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Laura Hunt

Your First Home

Contemporary Light - Up, Down, and Around

 Copyright Deborah Marks 2003

When you begin to make decorating decisions for a new home, one of the first considerations is how to finish the flooring, walls, and ceiling. As the name of the style Contemporary Light suggests, these components are to be primarily light in color. They furnish the backdrop for the colors and furnishings that are to come.

To get a feeling for the atmosphere which light colors create, visit some model homes which haven’t been furnished yet. Upon entering, you will be greeted solely by the particular architecture of each room. Try to soak up the atmosphere, the feeling coming from a space defined by its light colored tones. It’s open, it’s airy, it’s simple and, therefore, enjoyable and relaxing.

Walls and Ceiling

In a Contemporary Light setting paint usually is used on the walls and ceilings.

What colors are best? Sophistication and airiness are realized by using light grays throughout the space. Off-whites, beige, or creams are always correct. A cheerful but subdued yellow tone is a good candidate. Variations on the yellow theme, tangerine or mango shades in pastel, are becoming ever more popular; sea foam also is relatively new and popular color.

As I mentioned in a previous column here, to give a small apartment the feeling of spaciousness, use one color throughout the home. Later, you can add an accent color to one or two walls. Create interest by complementing and emphasizing a color found in furnishings and accessories. If your space is larger, you can use two colors throughout: one as the primary color and the other as the secondary one. They should be kept light and in relation to one another. For example, you may want to paint the majority of the house off-white and use a yellow tone in the kitchen and baby’s room.

The ceiling is painted in the same color as the walls, or you can add some white to lighten up the tone. The lighter the tone, the higher the ceiling appears to be.

Wallpaper, if used at all, should be used sparingly or as an accent. New geometric designs or textured wallpapers could add vibrancy to the room. Wallpaper always means extra work, while paint in a room can be changed easily and without too much effort.

Molding at the ceiling isn’t recommended, but if you can’t resist, purchase molding with clean, simple lines. The width for the molding of an 8’ ceiling is about 3", more if the ceiling is higher.

Just a few tips on paint: Interior paints are latex paints; quality paints have more pigment and you’ll be happier with the results. Flat paints are generally used in living rooms and bedrooms, and semi-gloss paints are best for kitchens, baths, and trim. There are new finishes, sheens, called satin or eggshell; they allow you to clean off marks with water and perhaps a little detergent. Use them in high-traffic areas, as in hallways and children’s rooms.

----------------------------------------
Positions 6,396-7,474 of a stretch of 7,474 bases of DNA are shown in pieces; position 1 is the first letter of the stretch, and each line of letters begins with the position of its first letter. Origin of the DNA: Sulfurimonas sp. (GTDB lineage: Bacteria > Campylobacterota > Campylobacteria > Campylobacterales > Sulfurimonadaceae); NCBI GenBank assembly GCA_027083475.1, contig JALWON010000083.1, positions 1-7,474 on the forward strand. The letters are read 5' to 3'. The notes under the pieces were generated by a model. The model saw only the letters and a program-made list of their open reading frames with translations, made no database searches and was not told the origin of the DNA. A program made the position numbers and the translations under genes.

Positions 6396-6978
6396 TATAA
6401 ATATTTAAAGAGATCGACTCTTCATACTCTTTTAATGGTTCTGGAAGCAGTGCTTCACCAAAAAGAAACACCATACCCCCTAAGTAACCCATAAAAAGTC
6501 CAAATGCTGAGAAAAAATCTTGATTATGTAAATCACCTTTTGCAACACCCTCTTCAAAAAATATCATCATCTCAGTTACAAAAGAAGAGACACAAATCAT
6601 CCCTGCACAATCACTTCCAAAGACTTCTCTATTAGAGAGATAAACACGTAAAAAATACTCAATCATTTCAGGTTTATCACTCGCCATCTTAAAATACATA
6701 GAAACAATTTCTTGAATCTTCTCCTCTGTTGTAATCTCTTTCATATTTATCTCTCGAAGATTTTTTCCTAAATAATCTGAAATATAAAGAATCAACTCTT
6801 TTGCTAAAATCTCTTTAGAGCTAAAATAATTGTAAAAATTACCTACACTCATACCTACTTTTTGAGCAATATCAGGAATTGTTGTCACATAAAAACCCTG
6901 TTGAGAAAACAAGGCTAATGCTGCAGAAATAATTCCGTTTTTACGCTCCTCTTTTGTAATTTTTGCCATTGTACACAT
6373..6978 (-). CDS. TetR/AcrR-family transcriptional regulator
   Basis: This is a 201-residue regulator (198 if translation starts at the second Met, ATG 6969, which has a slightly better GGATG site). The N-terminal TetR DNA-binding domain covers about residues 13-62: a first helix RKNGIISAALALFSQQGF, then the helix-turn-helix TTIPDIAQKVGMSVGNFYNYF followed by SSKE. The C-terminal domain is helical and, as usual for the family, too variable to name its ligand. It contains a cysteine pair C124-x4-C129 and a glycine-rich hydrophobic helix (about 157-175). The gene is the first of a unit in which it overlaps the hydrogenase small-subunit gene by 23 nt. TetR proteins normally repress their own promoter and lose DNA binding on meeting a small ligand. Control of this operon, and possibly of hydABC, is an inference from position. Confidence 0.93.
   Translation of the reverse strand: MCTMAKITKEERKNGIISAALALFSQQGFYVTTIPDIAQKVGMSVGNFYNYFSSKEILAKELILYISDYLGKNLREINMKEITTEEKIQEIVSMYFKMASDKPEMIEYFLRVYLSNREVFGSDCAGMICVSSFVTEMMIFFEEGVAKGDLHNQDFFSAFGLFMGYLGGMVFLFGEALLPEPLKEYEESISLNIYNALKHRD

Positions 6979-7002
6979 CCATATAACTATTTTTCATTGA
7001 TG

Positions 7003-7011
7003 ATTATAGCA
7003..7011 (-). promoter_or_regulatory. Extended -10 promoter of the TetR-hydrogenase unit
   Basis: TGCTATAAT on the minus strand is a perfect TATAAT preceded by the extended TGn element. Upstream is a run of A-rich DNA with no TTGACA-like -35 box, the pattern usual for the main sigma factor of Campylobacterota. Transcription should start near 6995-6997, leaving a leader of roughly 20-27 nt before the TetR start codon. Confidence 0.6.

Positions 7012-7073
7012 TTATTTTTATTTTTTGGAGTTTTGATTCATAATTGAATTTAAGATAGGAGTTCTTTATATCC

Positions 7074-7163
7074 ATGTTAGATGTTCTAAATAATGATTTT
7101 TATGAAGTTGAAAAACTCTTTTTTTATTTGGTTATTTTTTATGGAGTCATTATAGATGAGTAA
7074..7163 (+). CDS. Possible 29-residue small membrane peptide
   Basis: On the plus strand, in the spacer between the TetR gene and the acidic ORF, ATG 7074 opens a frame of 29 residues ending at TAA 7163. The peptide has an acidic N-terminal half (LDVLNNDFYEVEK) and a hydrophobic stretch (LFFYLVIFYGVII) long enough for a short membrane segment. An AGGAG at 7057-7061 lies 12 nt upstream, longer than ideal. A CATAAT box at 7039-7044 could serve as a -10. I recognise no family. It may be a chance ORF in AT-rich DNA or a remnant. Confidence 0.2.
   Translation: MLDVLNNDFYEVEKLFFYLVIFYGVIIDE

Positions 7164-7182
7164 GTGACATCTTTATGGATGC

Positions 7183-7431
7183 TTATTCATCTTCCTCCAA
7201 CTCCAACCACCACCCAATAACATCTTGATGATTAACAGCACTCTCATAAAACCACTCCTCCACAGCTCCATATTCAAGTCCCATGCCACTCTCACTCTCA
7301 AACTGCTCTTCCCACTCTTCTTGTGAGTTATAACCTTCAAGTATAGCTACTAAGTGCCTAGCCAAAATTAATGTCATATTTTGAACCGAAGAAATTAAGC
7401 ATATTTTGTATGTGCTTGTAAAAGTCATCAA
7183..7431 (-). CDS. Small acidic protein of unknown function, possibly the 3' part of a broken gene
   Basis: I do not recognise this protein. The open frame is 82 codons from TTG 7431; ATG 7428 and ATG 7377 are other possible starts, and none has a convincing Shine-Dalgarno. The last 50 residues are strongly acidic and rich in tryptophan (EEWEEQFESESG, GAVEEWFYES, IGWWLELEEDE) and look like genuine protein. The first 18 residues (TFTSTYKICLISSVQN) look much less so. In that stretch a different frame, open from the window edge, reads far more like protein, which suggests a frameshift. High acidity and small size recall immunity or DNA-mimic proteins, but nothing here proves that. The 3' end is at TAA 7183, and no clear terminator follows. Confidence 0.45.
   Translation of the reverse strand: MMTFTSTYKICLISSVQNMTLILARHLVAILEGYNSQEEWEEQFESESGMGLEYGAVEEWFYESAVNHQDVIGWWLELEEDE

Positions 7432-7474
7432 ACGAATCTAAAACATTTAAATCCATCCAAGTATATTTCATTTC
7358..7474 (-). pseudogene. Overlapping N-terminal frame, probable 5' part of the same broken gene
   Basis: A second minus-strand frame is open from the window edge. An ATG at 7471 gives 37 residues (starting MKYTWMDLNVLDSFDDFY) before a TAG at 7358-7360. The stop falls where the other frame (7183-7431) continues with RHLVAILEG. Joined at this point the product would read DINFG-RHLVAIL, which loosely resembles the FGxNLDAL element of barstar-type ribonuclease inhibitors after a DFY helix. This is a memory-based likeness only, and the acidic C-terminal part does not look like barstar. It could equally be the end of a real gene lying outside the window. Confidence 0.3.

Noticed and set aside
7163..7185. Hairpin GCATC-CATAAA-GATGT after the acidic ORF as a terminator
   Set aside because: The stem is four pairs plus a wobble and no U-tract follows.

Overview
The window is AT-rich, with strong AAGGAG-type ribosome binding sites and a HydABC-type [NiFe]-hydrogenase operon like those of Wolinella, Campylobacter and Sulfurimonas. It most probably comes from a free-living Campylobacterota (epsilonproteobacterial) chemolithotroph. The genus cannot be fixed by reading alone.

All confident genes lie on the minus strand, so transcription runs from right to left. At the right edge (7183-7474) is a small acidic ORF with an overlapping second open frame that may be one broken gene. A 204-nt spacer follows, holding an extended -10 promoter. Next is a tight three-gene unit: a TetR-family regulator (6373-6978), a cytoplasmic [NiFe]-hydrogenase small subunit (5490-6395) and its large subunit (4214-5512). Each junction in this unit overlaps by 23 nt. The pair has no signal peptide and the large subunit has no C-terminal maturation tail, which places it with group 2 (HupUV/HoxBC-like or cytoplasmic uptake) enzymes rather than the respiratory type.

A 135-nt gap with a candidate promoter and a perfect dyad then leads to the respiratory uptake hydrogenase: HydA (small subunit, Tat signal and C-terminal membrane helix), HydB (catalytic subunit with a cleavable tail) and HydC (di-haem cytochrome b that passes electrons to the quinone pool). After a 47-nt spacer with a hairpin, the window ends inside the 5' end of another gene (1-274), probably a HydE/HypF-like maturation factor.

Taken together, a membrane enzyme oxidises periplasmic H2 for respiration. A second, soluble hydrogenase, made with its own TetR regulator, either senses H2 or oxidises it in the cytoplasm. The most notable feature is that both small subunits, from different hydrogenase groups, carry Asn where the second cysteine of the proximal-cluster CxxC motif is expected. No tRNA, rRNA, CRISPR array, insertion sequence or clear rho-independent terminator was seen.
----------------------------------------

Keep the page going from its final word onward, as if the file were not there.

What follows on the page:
Ask for references and obtain estimates from at least two or three licensed paint contractors before you hire one. The least expensive contractor may not be the one you want to pick. It is important to listen to what a contractor has to say and try to ascertain how knowledgeable he/she is. Try to determine with whom you could work the best. It just makes life so much easier when you have a good rapport with the people you will be dealing with.


The type of flooring usually is a given when you rent or purchase your first home. You may be happy with it or not. You may be able to change it immediately or not until a later date. Whatever the case, plan now for the overall future look of your home. There are many choices for flooring, and they all have their advantages and disadvantages. The best choices for Contemporary Light are hardwood floors, carpets, and tile.

Hardwood floors are prevalent in many older homes and work very well with Contemporary Light interiors. They might have to be refinished if they are not in a good condition. The uniformity of the flooring material in smaller homes also gives the feeling of spaciousness. If the hardwood floors are dark wood or are stained with a dark finish, the walls and later furnishings should be light to create contrast. If the floors are of a lighter tone, e.g. oak or maple, use light colors throughout or bring in more intense colors. Hardwood floors are an excellent surface for area rugs which add color and design to the surroundings.